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Re: [RFC] Exim as standard Debian MTA?

On Fri, 28 Aug 1998, Stephen J. Carpenter wrote:

> Well PERL is just such a nice language....
> I do need to learn more perl...but then again...
> I think I want to leanr sed and awk first (currently even I don't regularly use
> much more than grep for filtering...time to learn...)

you can grep with sed and awk if you want to practice a little:
Instead of

  grep "foo" bar


  sed -ne "/foo/p" bar


  awk "/foo/" bar

The latter being shorthand for:

  awk "/foo/ { print }" bar

in turn being shorthand for (notice the ' preventing the shell
from expanding $0 ):

  awk '/foo/ { print $0 }' bar

You can also print only the second and fourth word of every line matching
the regular expression "foo":

  awk '/foo/ { print $2 " " $4 }' bar

this can be done with sed as well:

  sed -ne '/foo/s/^\([^ ]*\) \([^ ]*\) \([^ ]*\) \([^ ]*\).*/\2 \4/p' bar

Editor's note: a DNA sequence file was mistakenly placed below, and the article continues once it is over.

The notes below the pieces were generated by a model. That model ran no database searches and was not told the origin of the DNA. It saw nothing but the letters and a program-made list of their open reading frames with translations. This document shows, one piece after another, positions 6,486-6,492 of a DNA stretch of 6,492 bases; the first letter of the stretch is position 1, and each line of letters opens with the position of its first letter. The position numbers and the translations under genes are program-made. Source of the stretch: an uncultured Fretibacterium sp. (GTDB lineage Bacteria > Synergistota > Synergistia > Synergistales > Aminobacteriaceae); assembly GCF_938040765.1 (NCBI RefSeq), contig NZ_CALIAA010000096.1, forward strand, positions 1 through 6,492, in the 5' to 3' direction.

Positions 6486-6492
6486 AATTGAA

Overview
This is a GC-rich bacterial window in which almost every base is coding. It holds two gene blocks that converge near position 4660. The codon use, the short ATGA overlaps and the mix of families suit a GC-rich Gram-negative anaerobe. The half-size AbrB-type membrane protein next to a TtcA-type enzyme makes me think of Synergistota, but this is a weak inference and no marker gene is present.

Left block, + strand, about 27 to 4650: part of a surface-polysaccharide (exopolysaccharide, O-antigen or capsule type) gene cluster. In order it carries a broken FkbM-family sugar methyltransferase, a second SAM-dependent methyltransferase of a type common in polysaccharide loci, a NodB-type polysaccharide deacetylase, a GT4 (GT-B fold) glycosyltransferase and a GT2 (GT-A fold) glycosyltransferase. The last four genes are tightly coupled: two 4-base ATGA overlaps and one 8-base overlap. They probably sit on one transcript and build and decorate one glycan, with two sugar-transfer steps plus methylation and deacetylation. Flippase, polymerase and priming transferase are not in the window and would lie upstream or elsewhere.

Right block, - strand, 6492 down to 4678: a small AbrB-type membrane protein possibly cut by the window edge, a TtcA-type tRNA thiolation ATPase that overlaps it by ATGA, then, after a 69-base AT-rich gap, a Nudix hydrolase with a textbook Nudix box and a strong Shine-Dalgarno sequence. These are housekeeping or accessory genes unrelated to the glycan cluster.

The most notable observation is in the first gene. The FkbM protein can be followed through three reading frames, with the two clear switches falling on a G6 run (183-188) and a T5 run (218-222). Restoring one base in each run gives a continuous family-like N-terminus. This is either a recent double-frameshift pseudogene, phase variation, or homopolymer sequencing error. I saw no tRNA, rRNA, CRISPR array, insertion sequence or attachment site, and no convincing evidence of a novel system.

but it looks really horrible.  It is horrible.

or print the amount of lines with more than five words that matched "foo":

  awk '/foo/ && NF > 5 { 
            print "here'\''s one, on line " NR " !" ; 
       END { 
            print "matched " n " times.\n" 
       }' bar

Of course, at this point, you should consider perl, as it is generally
faster than awk and far more featureful.  Right now, there is a breakeven
in codesize:

  perl -ne 'if (/foo/ && split > 5) { 
                 print "here'\''s one, on line $. !\n";
            END {
                  print "matched $n times.\n" 
            }' bar 


  perl -e 'while (<>) {
               if (/foo/ && split > 5) {
                    print "here'\''s one, on line $. !\n";
           print "matched $n times.\n" ' bar

You can actually do a lot with awk that one would believe requires perl,
but in most cases, perl does offer the cleaner and more extensible
implementation.  And it's faster too.  And it has a -w switch. 



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